“Love yourself enough to set boundaries. Your time and energy are precious. You get to choose how you use it. You teach people how to treat you by deciding what you will and won’t accept.”
~ Anna Taylor


In a fast paced world, full of distractions of every kind, it is pretty easy to get subconsciously enveloped by it all. Things move by so fast(sometimes, it seems time moves by too fast!) that we’re constantly trying to catch up, you know? And while it comes with its perks, the internet and social media has made our connectivity and access all the more heightened. We are connected to everything and everything is connected to us. Access to you has never been easier.

So then, it becomes necessary, once a while, to unplug from it all…take social media breaks if necessary, disconnect from the world from a bit. Instagram would still be there when you get back, take long walks (you’d be surprised at the amazing effect walks have on the mind and mental health). Be okay with listening to your mind and your thoughts (which I discuss more about below) rather than having it crowded with information all the time or being pulled in different directions by people that have access to you. Practice selective availability.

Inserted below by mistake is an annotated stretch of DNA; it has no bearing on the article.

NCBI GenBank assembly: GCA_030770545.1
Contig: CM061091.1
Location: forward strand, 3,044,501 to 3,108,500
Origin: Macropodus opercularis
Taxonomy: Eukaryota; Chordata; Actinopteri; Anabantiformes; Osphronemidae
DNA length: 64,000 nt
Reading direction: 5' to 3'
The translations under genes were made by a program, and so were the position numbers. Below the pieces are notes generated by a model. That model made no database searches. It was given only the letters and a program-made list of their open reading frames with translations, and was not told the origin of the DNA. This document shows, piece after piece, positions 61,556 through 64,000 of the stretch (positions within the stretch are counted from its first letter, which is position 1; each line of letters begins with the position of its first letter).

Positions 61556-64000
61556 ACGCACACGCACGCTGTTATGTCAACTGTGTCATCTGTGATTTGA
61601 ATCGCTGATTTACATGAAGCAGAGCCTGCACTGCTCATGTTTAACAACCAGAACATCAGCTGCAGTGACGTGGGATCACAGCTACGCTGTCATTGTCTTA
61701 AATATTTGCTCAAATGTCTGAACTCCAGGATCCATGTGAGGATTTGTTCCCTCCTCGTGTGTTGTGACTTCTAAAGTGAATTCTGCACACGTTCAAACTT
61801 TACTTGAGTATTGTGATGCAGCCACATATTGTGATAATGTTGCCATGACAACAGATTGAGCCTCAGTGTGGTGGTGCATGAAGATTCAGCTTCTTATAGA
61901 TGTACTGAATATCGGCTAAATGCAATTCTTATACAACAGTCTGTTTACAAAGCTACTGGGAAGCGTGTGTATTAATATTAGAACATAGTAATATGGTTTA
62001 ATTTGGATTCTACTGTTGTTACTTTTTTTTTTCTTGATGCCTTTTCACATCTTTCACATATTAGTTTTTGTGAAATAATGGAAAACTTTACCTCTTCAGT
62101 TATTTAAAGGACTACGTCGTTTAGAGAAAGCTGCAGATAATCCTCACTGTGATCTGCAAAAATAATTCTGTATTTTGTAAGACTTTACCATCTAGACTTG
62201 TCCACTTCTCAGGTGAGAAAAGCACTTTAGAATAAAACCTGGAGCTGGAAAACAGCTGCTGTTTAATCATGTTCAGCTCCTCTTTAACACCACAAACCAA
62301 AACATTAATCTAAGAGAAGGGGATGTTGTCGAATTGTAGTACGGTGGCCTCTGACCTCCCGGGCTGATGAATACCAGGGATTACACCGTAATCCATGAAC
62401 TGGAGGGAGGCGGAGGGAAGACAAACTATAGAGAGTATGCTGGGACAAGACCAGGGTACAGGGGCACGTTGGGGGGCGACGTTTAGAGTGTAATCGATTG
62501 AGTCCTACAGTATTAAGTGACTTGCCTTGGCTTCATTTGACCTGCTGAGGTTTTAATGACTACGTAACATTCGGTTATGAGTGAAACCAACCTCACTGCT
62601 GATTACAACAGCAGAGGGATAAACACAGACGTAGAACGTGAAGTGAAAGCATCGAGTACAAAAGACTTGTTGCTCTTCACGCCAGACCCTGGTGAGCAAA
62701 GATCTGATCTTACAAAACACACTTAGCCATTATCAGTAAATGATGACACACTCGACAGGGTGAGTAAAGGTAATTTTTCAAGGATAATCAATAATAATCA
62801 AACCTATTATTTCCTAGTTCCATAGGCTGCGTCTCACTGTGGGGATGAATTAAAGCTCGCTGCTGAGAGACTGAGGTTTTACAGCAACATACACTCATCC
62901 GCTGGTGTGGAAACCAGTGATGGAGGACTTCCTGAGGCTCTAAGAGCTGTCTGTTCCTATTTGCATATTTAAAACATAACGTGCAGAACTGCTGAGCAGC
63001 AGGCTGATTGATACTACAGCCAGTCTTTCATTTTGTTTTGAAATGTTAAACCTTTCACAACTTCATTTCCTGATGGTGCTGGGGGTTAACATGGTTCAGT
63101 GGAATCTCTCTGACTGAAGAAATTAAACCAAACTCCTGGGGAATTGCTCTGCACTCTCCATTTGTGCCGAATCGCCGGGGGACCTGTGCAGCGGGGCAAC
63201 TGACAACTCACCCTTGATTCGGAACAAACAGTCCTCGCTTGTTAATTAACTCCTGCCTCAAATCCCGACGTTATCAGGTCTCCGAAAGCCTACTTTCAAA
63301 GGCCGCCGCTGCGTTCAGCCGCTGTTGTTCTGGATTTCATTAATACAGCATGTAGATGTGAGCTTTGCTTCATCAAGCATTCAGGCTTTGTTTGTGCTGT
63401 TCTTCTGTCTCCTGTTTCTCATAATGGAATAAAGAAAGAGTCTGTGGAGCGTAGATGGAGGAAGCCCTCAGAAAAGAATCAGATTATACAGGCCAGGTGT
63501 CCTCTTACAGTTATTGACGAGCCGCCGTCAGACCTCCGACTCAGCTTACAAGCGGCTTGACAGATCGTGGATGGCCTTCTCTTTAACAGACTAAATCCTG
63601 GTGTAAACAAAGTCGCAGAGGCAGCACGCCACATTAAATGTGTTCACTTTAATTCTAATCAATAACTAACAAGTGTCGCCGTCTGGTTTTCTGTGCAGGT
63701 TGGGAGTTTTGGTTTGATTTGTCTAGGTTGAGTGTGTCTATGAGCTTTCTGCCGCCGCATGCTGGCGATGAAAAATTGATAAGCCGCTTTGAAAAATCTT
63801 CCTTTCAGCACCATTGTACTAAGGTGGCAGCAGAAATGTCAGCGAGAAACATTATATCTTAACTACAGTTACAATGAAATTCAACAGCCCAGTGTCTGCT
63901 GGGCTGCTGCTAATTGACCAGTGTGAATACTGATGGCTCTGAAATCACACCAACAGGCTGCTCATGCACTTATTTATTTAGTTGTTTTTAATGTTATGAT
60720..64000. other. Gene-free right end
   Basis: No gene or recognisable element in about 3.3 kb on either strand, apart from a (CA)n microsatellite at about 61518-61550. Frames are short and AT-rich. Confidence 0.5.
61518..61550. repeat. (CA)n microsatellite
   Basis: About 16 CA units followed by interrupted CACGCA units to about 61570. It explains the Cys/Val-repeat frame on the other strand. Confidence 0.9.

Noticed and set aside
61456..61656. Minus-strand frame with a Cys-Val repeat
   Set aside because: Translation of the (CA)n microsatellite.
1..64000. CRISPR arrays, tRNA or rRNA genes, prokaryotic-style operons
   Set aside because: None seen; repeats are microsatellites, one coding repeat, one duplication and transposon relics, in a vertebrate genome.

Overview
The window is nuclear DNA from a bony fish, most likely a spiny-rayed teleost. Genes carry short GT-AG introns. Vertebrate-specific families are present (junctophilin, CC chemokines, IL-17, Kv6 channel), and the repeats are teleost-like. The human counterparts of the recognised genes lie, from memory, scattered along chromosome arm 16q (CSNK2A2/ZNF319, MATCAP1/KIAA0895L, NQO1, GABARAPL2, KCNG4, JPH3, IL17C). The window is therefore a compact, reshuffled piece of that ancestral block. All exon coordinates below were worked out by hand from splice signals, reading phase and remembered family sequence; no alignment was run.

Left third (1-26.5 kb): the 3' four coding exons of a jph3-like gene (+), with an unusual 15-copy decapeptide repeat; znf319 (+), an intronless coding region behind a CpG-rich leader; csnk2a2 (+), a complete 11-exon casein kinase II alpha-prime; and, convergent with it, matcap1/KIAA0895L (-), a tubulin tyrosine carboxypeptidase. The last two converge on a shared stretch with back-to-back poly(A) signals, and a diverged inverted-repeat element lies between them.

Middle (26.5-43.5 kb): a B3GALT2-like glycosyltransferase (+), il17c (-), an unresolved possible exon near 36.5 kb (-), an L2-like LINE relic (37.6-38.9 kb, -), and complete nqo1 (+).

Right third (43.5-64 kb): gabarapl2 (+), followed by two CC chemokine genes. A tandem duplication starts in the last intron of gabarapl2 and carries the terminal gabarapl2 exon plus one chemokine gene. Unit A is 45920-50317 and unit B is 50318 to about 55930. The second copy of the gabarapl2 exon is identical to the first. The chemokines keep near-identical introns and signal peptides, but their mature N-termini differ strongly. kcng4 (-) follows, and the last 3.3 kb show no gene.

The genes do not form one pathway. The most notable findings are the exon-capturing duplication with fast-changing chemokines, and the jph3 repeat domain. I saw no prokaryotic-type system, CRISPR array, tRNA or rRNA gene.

I watched a TED talk on the negative effects of social media on your mental health and if you have time….mehhnnn you should watch it! You would be blown away. I have put a link here for you. https://www.youtube.com/watch?v=Czg_9C7gw0o


So this is something I started pretty recently and I actually have a full blog post on this just sitting in my drafts (yeah I know…don’t mind me), but I promise I’ll post up soon. But I’ll share an excerpt below so you see how this helps to keep you mentally healthy.

“No, meditation is not just about sitting cross-legged with your eyes closed and constantly making humming sounds. Meditation is a lot more than that as it involves a using particular techniques like mindfulness to focus your mind on a particular object, thought or activity. By doing this, you are able to eliminate unwanted thoughts and clear the mind of any overwhelming feeling. You are also able to train your mind to be more attentive, aware stable and calm no matter what may be happening externally. 

You can take five to ten minutes of your day or even an hour meditating. You can sit in an absolutely quiet place, in an upright position, close your eyes and focus just on your breathing or any other sound. When thoughts try to creep in as they normally would do, you mentally swat them away and maintain that quiet calm. You will find that it is harder than it sounds.

“With a calm mind, you are more likely to be able to act by rational choice and appropriately to the situation. When you are in a grip of an emotion, that’s going to bias your perceptions of what is occurring to what fits that emotion. Themes that don’t fit in, you are not going to recognize. So, a calm mind is an essential precondition for being able to respond to the reality, not the unrealities that you are preoccupied with.